Dealing with Urinary Problems
While many people are familiar with the more commonly discussed challenges of menopause such as hot flushes, irregular periods and mood swings there are a number of other concerns such as bladder control – that result from the hormonal changes during the menopausal transition. Another such change is the onset of urinary problems. Those who have previously suffered from urinary conditions and related symptoms may find that their symptoms worsen when menopause begins.
Others who have never had any issues at all with their urinary tract and bladder control may now find that they are plagued with problems such as frequent urinary tract infections. You should also keep in mind that there are urinary challenges that coincidentally may show symptoms around the time you reach menopause. However, these conditions may be completely unrelated to menopause, although they can certainly be more difficult to handle given that you may already be dealing with the physical, emotional and mental symptoms of menopause.
Urinary Tract InfectionsDespite the cringe-factor that many people associate with urine – they assume it is one of the 'dirtiest' products of the body – this is not the case at all. Urine is actually quite sterile or it should be sterile, assuming no infection or similar health condition is present.
Researchers and doctors still aren't sure exactly why some women seem more prone to urinary tract infections. They do know that there are certain times in a woman's life when she may be more prone to these types of infections. Menopause is one such time when a woman may find that she suffers from her first infection of the urinary tract. Alternately, women who have already struggled with frequent infections may now find that the menopausal transition places an additional burden on the body.
You may be wondering why this occurs – oestrogen is thought to have a protective effect on the vagina. It keeps vaginal tissues elastic and promotes strength and flexibility to the vaginal wall. It also serves to encourage healthy vaginal lubrication. During sexual intercourse, the friction has two effects. First, it forces bacteria – typically escherichia coli from the bowels –into the urethra, where it travels through the urinary tract and multiplies rapidly, producing symptoms of a urinary tract infection. These include burning during urination, cramping and a painful feeling of fullness in the bladder.
The second effect is that it places additional pressure on the bladder wall. In turn, your body's natural defences can be challenged to repel the bacteria that are forced into the area. In a sense, your bladder is 'stunned.' As your oestrogen levels continue to decline during the perimenopause phase, your body may have a more difficult time repelling these bacteria. Women can, of course, still suffer from these infections due to other triggers but the oestrogen loss during menopause coupled with sexual activity is a concern for some women.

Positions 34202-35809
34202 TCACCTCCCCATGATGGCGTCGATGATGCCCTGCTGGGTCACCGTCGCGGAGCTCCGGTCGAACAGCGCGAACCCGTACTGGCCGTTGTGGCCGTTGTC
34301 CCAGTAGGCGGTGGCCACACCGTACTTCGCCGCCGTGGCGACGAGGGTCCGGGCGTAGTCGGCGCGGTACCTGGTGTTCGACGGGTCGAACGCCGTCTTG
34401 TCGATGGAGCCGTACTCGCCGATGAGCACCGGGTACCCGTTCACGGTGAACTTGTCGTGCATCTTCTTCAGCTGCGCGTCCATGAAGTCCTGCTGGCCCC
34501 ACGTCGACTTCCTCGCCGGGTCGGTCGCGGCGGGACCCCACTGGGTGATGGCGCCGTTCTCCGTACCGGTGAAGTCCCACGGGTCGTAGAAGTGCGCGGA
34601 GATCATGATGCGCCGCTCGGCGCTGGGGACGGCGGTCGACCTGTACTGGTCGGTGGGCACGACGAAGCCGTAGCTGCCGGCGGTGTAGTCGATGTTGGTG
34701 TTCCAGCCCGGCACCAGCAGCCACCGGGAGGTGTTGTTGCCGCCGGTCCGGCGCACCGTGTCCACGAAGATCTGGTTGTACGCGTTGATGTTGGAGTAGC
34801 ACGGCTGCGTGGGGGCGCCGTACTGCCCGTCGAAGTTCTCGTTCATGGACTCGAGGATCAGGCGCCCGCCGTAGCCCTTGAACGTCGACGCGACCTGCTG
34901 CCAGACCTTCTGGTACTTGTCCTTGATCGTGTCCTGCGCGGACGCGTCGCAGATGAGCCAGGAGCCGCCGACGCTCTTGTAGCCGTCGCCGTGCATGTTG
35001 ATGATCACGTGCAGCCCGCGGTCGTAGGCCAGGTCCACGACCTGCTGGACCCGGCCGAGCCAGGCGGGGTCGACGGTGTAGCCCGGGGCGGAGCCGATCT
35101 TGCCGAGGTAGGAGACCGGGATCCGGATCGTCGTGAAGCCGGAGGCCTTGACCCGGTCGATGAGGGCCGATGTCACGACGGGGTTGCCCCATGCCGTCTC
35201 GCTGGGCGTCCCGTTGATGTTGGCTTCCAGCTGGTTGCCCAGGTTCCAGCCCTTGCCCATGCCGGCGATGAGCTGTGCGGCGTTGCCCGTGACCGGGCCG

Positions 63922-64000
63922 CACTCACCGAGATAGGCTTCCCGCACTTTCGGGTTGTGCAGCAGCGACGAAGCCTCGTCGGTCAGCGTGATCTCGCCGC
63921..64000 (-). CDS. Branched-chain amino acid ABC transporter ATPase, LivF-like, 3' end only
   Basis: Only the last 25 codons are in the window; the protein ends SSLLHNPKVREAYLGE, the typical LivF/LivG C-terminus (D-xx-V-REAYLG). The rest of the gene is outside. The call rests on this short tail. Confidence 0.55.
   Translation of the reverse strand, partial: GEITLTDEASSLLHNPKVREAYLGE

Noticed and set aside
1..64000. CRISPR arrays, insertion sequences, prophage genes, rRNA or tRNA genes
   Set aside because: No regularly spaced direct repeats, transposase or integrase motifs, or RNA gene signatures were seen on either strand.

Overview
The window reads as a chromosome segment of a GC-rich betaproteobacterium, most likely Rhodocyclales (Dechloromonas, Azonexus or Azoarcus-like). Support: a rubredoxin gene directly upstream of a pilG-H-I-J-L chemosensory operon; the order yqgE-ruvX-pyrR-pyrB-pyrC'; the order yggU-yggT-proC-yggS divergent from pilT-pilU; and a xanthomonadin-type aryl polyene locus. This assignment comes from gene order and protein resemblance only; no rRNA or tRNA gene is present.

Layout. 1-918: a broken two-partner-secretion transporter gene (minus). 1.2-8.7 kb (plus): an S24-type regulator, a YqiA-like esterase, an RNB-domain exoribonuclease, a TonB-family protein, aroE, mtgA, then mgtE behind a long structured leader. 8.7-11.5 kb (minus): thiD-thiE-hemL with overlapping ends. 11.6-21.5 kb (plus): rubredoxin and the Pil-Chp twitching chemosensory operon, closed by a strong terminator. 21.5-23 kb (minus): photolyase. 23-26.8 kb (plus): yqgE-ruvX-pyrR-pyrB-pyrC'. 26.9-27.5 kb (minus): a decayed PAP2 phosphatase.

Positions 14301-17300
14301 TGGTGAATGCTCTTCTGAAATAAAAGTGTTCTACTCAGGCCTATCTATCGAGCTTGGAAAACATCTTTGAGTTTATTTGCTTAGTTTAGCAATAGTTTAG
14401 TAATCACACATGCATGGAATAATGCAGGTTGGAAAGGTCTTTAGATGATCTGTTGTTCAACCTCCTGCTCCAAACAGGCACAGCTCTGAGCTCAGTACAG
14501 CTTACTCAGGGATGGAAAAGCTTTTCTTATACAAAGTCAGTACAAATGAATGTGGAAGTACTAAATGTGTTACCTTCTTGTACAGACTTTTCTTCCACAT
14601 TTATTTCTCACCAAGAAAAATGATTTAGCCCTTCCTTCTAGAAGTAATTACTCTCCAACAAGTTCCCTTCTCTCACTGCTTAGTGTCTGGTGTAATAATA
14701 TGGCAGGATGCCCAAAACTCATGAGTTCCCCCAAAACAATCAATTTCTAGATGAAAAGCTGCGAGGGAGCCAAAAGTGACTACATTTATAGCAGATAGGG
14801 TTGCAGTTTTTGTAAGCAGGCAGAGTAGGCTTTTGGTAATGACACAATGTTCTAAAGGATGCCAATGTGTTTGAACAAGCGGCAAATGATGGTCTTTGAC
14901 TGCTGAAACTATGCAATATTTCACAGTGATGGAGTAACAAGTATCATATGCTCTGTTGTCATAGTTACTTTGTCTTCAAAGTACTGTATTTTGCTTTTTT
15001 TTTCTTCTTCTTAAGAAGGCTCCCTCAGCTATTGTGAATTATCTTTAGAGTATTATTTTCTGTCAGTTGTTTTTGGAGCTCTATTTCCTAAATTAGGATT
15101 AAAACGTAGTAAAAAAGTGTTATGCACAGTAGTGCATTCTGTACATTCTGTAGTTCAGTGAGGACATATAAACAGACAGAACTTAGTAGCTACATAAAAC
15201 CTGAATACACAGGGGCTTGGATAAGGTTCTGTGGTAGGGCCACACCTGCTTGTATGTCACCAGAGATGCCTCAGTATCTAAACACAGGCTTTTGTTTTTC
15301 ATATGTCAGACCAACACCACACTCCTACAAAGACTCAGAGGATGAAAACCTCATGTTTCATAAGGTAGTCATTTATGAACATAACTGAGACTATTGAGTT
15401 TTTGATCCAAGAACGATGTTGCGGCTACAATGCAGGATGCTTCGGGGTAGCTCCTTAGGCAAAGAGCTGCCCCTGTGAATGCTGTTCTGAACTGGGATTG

Urinary IncontinenceUrinary incontinence and any issues relating to bladder control afflict a significantly larger number of women than men. Some women may now find they are having bladder control problems and they are 'leaking' urine. You may wonder if these urinary problems relating to bladder control are caused by the menopausal transition. Actually, one key reason it is thought that women suffer from urinary incontinence and other bladder control problems more often than men is that vaginal childbirth places a strain on the bladder, which can leave tissues stretched.
The effects of childbirth do not always present immediately following the birthing process. In fact, they can take years to show up, which is why you may now begin to experience urinary problems during the menopausal transition. You should also know that oestrogen keeps the urethra and bladder wall healthy and strong, which means that as your oestrogen levels decline, you can begin to experience urinary incontinence.
Treating Bladder ProblemsUrinary problems can plague women at any age. Unfortunately, women are simply more prone to problems with their urinary tract as well as problems with bladder control in comparison with men. This predisposition relates to the female anatomy – women have a shorter urethra – as well as important biological factors such as pregnancy, childbirth and menopause. While your bladder control or other bladder symptoms can be frustrating and challenging to handle, the most important step is to initiate a visit with your primary care doctor.
Assessing the problem and obtaining an accurate diagnosis are vital in obtaining the best treatment for bladder control, infections and other conditions. Depending on the specifics of your urinary problem, you may be able to obtain relief with some basic lifestyle adjustments.For some women, limiting caffeine can help while for others, strengthening pelvic muscles can improve bladder control problems. Still others will be able to access the newest medications to treat bladder conditions. There are even effective surgeries for women who are appropriate candidates and have unsuccessfully tried other treatments. Either way, there are many options for treating urinary problems in women, which can help you to take the focus off your discomfort and put it back into happily living your life after menopause.